People sometimes bring unusual rocks to us at Stardome to see if they may have found a meteorite. Sadly, they almost never are. How can we tell? Short of having the chemistry of the rock properly analysed you usually can’t be 100% sure but there are certain tell-tail signs that your rock is probably not a meteorite.
Does it stick to a magnet? Meteorites typically have high iron content and will attract a magnet. Rocks that don’t do this are probably not meteorites (non-magnetic meteorite exist but are rare). If you rock does attract a magnet it still may not be a meteorite; some terrestrial rocks do this too.
Can it easily scratch a glass bottle? If it can then it is probably NOT a meteorite. Meteorites typically don’t contain any minerals harder than glass and thus cannot scratch it. Many terrestrial rocks, however, contain quartz which absolutely will scratch glass. Not all do though, many terrestrial rocks are also softer than glass and can’t scratch it.
Does it have a streak? Find a piece of unglazed porcelain and rub a clean piece of the rock across it. Do you see a red or black mark? Then it is NOT a meteorite. Meteorites should leave no colour at all. If you get a red mark, your rock is probably hematite. If you get a black mark, it is probably magnetite. These are both naturally occurring iron-ores which are very commonly confused for meteorites. Most of the alleged meteorites we get are one of these (usually hematite). Note that many terrestrial rocks also won’t leave a streak. Lack of streak does not mean that you have a meteorite.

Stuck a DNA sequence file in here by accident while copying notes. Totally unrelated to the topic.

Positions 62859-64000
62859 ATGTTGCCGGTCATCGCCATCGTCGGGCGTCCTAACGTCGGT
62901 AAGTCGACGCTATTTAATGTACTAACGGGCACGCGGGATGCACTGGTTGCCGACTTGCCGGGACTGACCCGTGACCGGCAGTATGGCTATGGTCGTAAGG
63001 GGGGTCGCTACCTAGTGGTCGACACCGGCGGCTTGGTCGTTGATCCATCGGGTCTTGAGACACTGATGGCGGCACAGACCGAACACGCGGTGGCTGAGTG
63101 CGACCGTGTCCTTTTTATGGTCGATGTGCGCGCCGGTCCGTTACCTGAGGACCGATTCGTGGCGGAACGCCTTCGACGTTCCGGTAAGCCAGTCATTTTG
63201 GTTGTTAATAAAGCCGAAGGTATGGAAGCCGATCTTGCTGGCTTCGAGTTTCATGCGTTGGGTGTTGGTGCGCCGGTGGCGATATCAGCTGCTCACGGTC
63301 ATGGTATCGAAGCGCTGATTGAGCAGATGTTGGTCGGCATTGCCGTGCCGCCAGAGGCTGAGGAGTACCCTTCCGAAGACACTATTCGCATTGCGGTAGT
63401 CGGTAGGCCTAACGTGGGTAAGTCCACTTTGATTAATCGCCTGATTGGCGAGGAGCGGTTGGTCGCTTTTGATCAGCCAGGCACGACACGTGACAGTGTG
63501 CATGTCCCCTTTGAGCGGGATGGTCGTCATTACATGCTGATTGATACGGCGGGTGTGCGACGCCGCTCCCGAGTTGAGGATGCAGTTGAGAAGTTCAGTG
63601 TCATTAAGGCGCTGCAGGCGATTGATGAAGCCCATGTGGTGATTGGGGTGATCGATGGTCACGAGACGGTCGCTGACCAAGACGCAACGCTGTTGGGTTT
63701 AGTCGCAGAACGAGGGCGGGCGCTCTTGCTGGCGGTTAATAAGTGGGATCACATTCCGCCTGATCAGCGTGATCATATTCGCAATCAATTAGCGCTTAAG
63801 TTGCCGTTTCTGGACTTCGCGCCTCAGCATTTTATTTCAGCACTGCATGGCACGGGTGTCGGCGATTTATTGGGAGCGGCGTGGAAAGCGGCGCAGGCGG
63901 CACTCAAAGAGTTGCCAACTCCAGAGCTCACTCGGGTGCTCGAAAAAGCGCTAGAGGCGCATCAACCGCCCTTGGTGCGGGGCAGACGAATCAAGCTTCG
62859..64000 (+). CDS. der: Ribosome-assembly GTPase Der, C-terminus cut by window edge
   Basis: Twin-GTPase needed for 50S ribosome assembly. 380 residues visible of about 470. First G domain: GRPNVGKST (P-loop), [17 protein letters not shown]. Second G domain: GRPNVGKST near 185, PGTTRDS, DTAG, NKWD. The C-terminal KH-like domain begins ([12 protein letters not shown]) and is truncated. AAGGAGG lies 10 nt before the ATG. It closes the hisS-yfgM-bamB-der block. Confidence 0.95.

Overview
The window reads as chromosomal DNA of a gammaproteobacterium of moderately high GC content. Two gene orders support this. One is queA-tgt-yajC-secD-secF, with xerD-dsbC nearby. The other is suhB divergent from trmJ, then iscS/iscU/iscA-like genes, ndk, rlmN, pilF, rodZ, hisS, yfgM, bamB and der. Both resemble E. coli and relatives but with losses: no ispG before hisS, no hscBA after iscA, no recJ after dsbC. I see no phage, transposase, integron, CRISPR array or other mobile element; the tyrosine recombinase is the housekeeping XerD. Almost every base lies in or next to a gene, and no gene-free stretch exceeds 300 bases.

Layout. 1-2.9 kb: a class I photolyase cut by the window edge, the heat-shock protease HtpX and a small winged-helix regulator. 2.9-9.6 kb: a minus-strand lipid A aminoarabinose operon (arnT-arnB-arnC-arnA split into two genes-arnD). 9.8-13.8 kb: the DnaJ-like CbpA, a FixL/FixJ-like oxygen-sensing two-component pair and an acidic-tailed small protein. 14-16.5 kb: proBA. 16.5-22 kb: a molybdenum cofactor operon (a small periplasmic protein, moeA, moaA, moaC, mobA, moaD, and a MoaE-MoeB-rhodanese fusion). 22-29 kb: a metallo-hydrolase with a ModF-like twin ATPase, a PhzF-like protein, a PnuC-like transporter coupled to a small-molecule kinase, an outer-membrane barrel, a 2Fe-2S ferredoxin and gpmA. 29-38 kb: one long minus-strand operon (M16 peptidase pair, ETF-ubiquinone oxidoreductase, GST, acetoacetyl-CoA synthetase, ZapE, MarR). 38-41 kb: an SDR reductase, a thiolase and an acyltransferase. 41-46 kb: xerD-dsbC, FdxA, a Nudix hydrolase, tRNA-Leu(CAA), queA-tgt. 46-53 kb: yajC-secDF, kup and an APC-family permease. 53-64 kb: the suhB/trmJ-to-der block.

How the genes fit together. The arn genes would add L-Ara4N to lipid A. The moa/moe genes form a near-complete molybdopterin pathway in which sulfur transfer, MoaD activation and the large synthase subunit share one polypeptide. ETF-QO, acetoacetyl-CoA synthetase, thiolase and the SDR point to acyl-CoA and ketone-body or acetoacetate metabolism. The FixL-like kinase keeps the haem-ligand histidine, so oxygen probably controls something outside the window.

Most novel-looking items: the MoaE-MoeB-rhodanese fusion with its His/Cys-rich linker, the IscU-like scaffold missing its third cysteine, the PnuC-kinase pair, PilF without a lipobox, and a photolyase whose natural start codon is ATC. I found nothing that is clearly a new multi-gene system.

Does it have little air bubbles in it? Then it is almost certainly NOT meteorite. Air bubbles are commonly found in volcanic rocks on Earth. They are formed by expanding gases trapped in the rock as it solidifies. They are almost unheard of in meteorites.
Finally, does one face of the rock appear oddly smooth compared to the rest, with a texture somewhat like leather? As meteors pass through the atmosphere, the leading edge becomes very hot and begins of melt. Most of the melt will slough off the meteor as it travels through the atmosphere. However, once the meteor as slowed down enough, it will cool and the last of the melt will harden into a glassy layer 1-2 mm thick. This is known as fusion crust and it is a unique feature of meteorites. You will not find true fusion crust on terrestrial rocks although some rocks may have features that are similar at first glance. Freshly fallen meteorites will always have fusion crust, however, if the meteorite as been sitting on Earth for a while, it may have eroded away.
Does your rock attract a magnet? Does it have no streak? Does it fail to scratch glass? Does it lack air bubbles? Does it have fusion crust? If you rock passes all these tests then you might have a meteorite!